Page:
News From Around The Blogosphere 6.23.11

June 24, 2011

1. Introducing the solar-kini – A designer has created a bikini with embedded solar panels that can charge your mobile technology while your sunbathe.

2. Granite State skeptics hand out psychic bingo cards to John Edward’s audience

The cards had a five-by-five grid of vague “hot words” and scenarios that often come up in cold reading, a term used to describe how it’s possible to elicit information from people without their knowing it.

Mentalist Mark Edward also weighed in on this story here.

3. Hundreds of Mormon ads appear in NYC – Maybe this is just a really elaborate campaign to promote the Broadway musical, The Book of Mormon, but something tells me not a single one of these ads mentions the Mormon home planet of Kolob. Maybe if Mormons were a little more honest about their beliefs and practices, more would trust them more and they wouldn’t need the improve their image. And if you’re embarrassed by your own beliefs, maybe you should change your beliefs. Just a thought.

4. Self-help guru James Arthur Ray convicted in sweat lodge deaths – He was found guilty of negligent homicide in the deaths of three of his followers during a botched sweat lodge ceremony.

5. More proof that reality TV is not real – I’ve worked in reality TV, so I don’t need convincing. But for those who aren’t convinced yet, the opening to “MasterChef” featuring a crowd of allegedly thousands of applicants has been exposed as a clumsy Photoshop job that just pastes the same groups of people multiple times.

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Jesse Ventura – The body of woo

August 6, 2009

I used to like Jesse Ventura. When he was a governor, I respected much of what he stood for. He wasn’t like most politicians. Kind of like Independent candidate Kinky Friedman in Texas, Ventura was a no-nonsense guy who wasn’t afraid to tell other politicians how he really felt (usually calling them out on their bullshit bluntly and unapologetically). He rarely if ever wore a tie and didn’t seem worried about re-election. If he pissed people off, oh well. Further, he captured our imaginations, allowing us to picture a world where politicians were brutally honest and actually had integrity.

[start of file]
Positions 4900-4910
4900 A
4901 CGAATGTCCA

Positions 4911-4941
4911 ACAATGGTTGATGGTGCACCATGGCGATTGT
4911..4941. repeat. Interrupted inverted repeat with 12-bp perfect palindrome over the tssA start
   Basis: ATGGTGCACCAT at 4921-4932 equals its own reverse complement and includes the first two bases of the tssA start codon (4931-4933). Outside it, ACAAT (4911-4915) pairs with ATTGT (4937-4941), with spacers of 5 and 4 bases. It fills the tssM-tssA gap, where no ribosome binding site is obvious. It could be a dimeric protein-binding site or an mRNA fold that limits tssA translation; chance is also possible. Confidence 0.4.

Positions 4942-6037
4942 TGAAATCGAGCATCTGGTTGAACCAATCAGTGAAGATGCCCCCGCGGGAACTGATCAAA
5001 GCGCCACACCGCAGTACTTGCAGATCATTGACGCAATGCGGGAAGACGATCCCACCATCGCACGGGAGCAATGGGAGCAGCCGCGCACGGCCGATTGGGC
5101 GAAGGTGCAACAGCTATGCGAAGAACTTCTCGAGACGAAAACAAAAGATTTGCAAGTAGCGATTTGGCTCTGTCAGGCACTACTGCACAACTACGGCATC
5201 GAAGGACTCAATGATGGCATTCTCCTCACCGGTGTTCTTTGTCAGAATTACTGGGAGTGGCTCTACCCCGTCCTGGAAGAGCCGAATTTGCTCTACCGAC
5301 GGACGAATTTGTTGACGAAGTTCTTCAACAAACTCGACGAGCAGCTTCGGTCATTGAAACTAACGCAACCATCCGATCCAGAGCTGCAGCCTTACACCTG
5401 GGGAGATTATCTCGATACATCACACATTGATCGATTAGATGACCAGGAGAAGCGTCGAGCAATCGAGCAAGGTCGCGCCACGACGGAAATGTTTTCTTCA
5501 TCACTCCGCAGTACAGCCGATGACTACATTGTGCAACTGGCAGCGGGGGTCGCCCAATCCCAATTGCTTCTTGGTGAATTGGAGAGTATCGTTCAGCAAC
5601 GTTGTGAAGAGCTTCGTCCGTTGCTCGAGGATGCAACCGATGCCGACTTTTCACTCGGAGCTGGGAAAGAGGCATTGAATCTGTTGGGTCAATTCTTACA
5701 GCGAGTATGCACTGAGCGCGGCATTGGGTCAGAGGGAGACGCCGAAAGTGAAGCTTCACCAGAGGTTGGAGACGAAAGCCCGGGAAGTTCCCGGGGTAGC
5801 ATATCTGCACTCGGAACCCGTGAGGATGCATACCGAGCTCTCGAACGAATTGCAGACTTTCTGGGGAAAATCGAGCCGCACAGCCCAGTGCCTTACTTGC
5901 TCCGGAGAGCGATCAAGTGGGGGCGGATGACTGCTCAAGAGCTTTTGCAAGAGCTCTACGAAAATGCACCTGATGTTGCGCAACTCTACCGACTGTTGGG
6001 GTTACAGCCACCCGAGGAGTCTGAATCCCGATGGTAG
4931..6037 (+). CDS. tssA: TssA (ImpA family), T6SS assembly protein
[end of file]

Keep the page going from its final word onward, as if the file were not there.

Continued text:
However, when I look at Ventura today, all I see is another wacko conspiracy theorist who denies an overwhelming amount of historical evidence in order to propagate his absurd belief that 9/11 was “an inside job” and so was the Kennedy assassination.

And now, the folks at “truTV” (gotta laugh at the irony) has decided to give Ventura his own show, a show that will be specifically focused on promoting his looney beliefs. Ventura will host “Conspiracy Theories with Jesse Ventura.” Now I’ve worked for “truTV” myself in the past. It’s what used to be called CourtTV. Now it’s just another cesspool so-called “reality television,” light on the reality and heavy on the low-budget, unscripted crap.

Fortunately, the network’s only purchased seven episodes, which isn’t a lot of time for Ventura to build an audience unless the show is heavily promoted. After seven episodes of “The Body” teaching us history the evil historians don’t want you to know, maybe the network will follow it up with a reality show where Paris Hilton teaches us physics or Octomom teaches us math.


$64 million question

June 29, 2009

There’s a new reality/game  show that will soon be airing in Turkey called “Penitents Compete” (when translated). The premise of the show is that every week a group of different group of atheists will be brought before religious leaders of the various major religions as those religious leaders try to convert them.

No, I’m serious. That’s actually the premise of the show. At first when I heard about it, I was appalled. But in retrospect, I think I might kinda like it. Not only does it bring the religious debate into people’s living rooms but I surmise that it will implicitly also bring an atheist perspective into people’s living rooms. I only wish there were an American version.

Of course it’s very possible that the atheists chosen to appear on the show won’t be very well informed atheists and will be highly susceptible to convertion. In which case, this could give atheists even more bad press.

So the $64 million question is, will the atheists be converted or will they bring about the apostacy of others in the process…or more likely, will nobody change their views?

Either way, religion will likely continue to bare remarkable resemblance to the Wheel of Morality: